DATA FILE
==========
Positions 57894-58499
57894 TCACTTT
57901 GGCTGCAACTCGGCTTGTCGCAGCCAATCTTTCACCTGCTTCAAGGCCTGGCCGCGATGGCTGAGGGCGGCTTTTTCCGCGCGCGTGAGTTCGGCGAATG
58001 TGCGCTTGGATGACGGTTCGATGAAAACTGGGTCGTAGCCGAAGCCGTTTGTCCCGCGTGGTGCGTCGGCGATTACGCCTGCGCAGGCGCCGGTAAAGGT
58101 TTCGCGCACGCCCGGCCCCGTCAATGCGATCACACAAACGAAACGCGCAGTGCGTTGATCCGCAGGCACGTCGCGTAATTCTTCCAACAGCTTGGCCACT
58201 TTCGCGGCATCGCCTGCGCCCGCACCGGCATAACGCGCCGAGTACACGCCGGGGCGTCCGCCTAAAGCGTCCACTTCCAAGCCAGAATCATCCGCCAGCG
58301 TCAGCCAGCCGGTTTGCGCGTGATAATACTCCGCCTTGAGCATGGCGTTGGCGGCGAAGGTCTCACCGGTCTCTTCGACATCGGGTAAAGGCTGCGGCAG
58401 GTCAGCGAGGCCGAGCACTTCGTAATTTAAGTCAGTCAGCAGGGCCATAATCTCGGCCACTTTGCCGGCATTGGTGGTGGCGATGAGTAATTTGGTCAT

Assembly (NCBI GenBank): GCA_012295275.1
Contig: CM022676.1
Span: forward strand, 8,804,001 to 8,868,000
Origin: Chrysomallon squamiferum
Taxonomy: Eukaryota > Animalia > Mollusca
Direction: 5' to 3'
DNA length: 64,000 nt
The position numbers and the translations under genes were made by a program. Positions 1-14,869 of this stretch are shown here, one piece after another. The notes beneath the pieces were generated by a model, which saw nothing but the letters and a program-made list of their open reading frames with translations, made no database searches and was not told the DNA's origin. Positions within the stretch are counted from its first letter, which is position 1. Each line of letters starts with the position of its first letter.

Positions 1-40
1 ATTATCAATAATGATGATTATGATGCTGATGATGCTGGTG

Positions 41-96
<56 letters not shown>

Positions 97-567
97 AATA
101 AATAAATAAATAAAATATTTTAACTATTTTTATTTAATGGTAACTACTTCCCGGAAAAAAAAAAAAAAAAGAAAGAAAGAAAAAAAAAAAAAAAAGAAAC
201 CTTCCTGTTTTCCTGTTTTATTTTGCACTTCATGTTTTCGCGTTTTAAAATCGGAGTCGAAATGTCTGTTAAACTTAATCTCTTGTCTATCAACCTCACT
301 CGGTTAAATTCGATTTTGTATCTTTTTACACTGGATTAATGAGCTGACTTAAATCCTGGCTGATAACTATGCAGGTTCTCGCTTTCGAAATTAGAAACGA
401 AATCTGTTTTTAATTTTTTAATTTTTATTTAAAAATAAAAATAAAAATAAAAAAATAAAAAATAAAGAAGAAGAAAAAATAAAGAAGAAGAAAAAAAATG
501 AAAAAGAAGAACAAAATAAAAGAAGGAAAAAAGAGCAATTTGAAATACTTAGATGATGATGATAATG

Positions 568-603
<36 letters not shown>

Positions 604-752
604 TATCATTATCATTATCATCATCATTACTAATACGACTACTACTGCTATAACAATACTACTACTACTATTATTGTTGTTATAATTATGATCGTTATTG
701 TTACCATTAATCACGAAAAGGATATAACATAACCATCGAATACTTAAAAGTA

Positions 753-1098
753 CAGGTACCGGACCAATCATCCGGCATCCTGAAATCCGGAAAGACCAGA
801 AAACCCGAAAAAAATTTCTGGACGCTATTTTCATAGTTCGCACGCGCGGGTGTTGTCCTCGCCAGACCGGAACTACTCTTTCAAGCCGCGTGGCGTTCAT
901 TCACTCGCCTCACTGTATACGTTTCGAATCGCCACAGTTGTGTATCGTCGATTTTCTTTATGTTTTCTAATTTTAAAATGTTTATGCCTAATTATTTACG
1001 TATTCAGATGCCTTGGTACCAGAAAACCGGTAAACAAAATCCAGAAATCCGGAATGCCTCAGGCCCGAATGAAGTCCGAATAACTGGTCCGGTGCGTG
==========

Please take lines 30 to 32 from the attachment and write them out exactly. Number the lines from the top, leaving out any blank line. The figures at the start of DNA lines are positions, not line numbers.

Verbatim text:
Positions 604-752
604 TATCATTATCATTATCATCATCATTACTAATACGACTACTACTGCTATAACAATACTACTACTACTATTATTGTTGTTATAATTATGATCGTTATTG
701 TTACCATTAATCACGAAAAGGATATAACATAACCATCGAATACTTAAAAGTA